Written by Ricky Chu
Dedication is a word that truly defines Dr. Charles Tsuneo Uyeda. I came to this conclusion after spending the last two months getting to know the man many know as “Chuck.”
Chuck was born to Tsunesuke and Kiyo Uyeda in Penryn, California. He grew up on the Uyeda Family Farm in nearby Rocklin with his three sisters (Shizuye, Mitsuye and Etsuko) and two brothers (James and George). His father passed away in November the year before Chuck was born due to an infection from appendectomy surgery. According to Chuck, this event could have been a reason for his dedication to his career in the microbiology field.
Dedication to Academics
During World War II, Chuck was incarcerated at Arboga Assembly Center, Marysville, CA; then went to Tule Lake Relocation Center, Tule Lake, CA; and finally in Heart Mountain, Wyoming. In Heart Mountain, he was active in Boy Scout Troop 333 and was a patrol leader. At the end of the war, his family returned to the farm in Rocklin where he graduated from Placer High School in 1946. His remarkable academic career included an Associate of Art Degree from Placer Junior College, Bachelor of Science Degree in Biological Science from San Jose State, Master of Science Degree in Bacteriology from Miami University in Oxford, Ohio, and PhD in Medical Microbiology from Stanford University in 1956.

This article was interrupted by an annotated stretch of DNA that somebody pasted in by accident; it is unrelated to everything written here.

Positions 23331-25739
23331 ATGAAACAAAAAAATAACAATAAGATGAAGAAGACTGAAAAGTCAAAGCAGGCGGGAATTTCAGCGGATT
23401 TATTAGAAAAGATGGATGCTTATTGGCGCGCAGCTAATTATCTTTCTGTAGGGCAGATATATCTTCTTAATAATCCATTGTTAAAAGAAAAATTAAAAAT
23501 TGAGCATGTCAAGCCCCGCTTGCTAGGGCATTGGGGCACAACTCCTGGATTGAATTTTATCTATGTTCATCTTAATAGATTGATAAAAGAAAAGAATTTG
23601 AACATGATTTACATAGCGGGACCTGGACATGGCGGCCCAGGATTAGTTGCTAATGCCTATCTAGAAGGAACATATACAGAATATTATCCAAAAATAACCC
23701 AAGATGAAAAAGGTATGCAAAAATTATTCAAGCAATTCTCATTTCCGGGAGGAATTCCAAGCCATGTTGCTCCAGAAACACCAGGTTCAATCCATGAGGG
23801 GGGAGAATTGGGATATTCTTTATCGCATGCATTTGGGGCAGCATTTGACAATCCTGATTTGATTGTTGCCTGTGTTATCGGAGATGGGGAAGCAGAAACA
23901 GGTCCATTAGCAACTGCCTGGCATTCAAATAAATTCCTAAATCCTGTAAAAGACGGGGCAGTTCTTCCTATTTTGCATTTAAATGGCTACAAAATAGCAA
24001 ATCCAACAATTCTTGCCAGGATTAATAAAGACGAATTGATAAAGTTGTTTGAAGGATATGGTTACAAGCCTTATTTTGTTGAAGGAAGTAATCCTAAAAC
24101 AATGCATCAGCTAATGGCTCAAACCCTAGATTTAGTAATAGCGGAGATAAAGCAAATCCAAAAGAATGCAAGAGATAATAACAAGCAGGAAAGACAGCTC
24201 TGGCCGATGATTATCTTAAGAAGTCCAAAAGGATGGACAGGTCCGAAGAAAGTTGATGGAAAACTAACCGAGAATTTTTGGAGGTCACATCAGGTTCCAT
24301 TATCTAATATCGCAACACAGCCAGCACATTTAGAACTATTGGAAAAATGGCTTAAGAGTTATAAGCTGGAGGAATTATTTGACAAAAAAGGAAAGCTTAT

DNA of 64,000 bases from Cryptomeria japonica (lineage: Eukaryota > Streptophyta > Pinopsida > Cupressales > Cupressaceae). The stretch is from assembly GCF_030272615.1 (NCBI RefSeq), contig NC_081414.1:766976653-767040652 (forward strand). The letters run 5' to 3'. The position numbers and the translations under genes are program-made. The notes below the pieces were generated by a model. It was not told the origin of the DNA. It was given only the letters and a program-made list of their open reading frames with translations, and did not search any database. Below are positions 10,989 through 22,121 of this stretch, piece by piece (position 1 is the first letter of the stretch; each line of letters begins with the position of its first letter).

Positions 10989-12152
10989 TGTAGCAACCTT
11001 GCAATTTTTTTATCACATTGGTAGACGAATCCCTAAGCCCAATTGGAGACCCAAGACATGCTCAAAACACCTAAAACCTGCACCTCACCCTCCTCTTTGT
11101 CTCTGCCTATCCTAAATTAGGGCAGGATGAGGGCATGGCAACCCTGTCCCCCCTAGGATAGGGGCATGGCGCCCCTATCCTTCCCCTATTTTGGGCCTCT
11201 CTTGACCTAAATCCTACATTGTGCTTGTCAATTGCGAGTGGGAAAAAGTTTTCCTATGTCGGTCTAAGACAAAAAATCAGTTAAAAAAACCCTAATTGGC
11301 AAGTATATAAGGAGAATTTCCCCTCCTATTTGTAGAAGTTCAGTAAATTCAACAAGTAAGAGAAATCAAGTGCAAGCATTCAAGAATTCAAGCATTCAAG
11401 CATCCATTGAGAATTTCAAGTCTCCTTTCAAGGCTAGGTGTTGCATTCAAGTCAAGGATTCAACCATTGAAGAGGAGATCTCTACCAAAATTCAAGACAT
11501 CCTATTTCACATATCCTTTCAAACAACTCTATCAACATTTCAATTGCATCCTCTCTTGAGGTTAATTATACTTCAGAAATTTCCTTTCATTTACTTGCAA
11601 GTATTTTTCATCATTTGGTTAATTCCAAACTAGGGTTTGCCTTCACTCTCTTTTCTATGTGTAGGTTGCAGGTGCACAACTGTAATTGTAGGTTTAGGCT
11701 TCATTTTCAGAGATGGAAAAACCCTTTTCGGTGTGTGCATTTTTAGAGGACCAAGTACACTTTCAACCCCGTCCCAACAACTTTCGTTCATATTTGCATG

Reverend LaVerne Sasaki, who was a close family friend to Chuck and his late wife Sumi, recalls, “I still remember visiting Dr. Uyeda as a ‘germ specialist’ at UCSF. He showed me his study sample of human feces! I have never seen this as a medical sample. My first reaction? What dedication to advancing medical knowledge and well-being!”
Dedication to Country